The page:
As a teacher-scholar specializing in digital rhetorics, I have been trained to conduct research and teach in digitally-mediated spaces. In graduate school, my decision to make technology a central aspect of my research agenda and pedagogy was supported with more resources than I could ever need or use. Looking toward the job market during those years, I considered whether my commitment to researching digital spaces and teaching with technology would serve as assets to a potential employer. I rarely, however, thought beyond the stage of securing a job. It never occurred to me, for example, how my integration of digital technologies in my pedagogy might position me in an institution that did not have the same material resources as my graduate program. During the summer before I started my first tenure track position, the realization finally occurred to me that being a specialist in digital composition carries with it a commitment to enacting a digital pedagogy within various institutional constraints--infrastructure, material resources, ideological systems—that are always contingent, fluid, evolving. instead of viewing these constraints as limits on our pedagogical commitments, however, we must allow our pedagogy to evolve within this new environment, all the while never compromising our core beliefs about the importance of computers to writing.
In this article I want to complicate the binary of "technologically-rich" and "technologically-lacking" departments/campuses/classrooms: a binary that I fully bought into and perpetuated as a graduate student and now want to challenge as a faculty member. From a material resources perspective, it is easy to articulate the difference between a classroom that is filled with 25 high-end computers—all loaded with software for creating video, editing images, crafting websites—and a classroom that contains a whiteboard and marker. But we instructors often find ourselves in spaces somewhere in between. As technorhetoricians—people who view technologies as being endemic to the study and practice of rhetoric—we need to be a model for how teachers can still "do" digital rhetorics in a range of classroom environments. As someone who regularly teaches graduate and undergraduate courses such as Digital Writing, and whose research agenda explores the intersection of digital and civic rhetorics, I am committed to teaching my students how to use and critique technologies in rhetorically savvy ways. That said, my first year as a faculty member has encouraged me to rethink how I use technologies and to what end.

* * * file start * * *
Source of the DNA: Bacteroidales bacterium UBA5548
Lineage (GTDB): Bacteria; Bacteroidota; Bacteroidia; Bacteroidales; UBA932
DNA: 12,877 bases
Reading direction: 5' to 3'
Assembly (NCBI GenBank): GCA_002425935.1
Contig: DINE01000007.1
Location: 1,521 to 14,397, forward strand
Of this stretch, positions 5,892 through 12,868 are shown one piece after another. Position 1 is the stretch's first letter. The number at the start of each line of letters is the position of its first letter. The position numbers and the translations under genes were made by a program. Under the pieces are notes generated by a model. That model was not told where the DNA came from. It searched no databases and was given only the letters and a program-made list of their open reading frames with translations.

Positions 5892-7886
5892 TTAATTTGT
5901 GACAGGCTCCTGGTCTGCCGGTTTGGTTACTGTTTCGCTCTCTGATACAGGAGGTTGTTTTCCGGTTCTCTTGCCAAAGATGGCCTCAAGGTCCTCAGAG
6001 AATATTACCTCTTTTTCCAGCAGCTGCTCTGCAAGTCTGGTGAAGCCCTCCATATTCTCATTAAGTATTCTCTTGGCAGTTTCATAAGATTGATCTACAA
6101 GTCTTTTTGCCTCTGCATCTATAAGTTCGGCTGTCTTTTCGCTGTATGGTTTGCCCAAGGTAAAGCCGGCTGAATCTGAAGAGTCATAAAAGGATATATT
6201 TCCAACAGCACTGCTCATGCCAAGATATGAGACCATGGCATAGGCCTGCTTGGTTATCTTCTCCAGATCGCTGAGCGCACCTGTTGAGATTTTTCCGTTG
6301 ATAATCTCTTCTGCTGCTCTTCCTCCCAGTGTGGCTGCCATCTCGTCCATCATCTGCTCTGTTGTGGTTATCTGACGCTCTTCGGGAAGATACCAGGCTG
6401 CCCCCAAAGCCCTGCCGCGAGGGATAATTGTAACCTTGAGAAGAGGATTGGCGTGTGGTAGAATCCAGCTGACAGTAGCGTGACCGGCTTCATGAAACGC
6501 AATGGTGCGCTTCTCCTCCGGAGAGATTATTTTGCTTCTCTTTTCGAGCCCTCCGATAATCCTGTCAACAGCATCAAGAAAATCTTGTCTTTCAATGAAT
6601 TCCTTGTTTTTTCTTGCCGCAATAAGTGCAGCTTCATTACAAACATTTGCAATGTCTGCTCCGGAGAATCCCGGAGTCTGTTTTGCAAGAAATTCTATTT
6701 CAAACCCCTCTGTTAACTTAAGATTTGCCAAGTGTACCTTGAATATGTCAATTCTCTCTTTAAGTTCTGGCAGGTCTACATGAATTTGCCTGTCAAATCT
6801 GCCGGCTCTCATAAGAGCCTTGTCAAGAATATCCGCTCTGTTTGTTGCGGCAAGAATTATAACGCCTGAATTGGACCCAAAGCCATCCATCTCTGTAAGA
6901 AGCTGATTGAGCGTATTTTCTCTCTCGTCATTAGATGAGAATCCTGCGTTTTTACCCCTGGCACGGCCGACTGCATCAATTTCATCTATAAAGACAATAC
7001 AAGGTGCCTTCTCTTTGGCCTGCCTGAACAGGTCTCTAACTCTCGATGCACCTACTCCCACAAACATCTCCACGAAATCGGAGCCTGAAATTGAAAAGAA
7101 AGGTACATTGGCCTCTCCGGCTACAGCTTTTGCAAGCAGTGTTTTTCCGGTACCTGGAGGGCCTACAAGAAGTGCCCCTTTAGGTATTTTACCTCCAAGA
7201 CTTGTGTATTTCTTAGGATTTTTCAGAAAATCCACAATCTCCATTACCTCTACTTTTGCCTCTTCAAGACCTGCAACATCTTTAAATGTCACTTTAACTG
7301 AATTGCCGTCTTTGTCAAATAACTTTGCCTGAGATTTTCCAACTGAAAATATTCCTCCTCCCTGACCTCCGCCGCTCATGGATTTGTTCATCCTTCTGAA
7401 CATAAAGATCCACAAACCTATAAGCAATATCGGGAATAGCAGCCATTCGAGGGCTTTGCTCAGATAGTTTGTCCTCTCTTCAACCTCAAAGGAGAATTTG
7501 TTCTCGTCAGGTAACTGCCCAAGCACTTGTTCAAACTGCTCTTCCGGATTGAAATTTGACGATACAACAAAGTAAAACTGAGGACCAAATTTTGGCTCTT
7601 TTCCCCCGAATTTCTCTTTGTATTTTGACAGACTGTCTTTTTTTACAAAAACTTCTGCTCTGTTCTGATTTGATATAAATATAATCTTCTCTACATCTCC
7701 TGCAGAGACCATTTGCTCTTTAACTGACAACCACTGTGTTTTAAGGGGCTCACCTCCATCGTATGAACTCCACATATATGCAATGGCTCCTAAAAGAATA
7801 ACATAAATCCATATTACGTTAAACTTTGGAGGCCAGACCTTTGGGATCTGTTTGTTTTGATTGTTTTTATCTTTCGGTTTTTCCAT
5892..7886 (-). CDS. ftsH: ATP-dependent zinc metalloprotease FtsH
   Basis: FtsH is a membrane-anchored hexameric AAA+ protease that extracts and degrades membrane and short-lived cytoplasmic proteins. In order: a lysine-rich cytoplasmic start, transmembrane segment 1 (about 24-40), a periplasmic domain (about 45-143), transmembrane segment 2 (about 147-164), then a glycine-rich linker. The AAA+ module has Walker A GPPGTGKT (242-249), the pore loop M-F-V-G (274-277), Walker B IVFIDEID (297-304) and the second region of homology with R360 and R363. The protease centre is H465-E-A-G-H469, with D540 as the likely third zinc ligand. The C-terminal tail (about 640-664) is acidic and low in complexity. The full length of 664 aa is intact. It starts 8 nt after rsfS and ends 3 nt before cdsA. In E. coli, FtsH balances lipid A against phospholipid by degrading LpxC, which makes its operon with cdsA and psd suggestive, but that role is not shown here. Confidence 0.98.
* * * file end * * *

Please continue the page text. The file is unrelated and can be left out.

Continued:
And this is the story I want to tell. In this article, I address considerations for faculty members (particularly newly-minted Ph.D.s) moving into a new technological ecology. I draw the term "ecology" from Dànielle DeVoss, Heidi McKee, and Richard Selfe (2009) who argued that ecologies represent "environments in which composition teachers and students learn, study, and communicate. These environments—which include both human and technological actors—are akin, as many scholars have suggested, to ecological systems (Davison, 2001; Latour, 2004; Nardi & O'Day, 2000; Selfe & Hawisher, 2004) and deserve to be studied in all their layered, interconnected complexity" (Introduction, p. 1). These ecological systems include both human and non-human actants (Latour, 2005): hardware, software, instructors, administrators, students, servers, wireless access, and institutional practices, to name a few. The ecology of any given technological location encompasses not only the relationship between these actants, but also the fact that relationships constantly shift and adapt. I choose the term "ecology" to emphasize that while I am presenting a snapshot of technological conditions at a particular moment in time, those conditions have most likely changed (to a greater or lesser extent) since this writing and will yield results none of us can fully predict.
With these contingent conditions in mind, in this article I consider: (1) How we as instructors might push against the unhelpful binary of technological "richness/lack," constructing strategies for maintaining our commitments to digital pedagogies within a particular set of institutional conditions. (2) How we as graduate students might better prepare for the transition to the professorship at locations that may not technologically resemble our graduate institutions.
To explore these questions, I offer two vignettes (above) from my first year as an assistant professor. These vignettes detail two moments that I initially interpreted as technological frustration. In retrospect, however, I read these moments as being more generative than that: times when I was forced to reconsider what it means to adjust to a new technological ecology.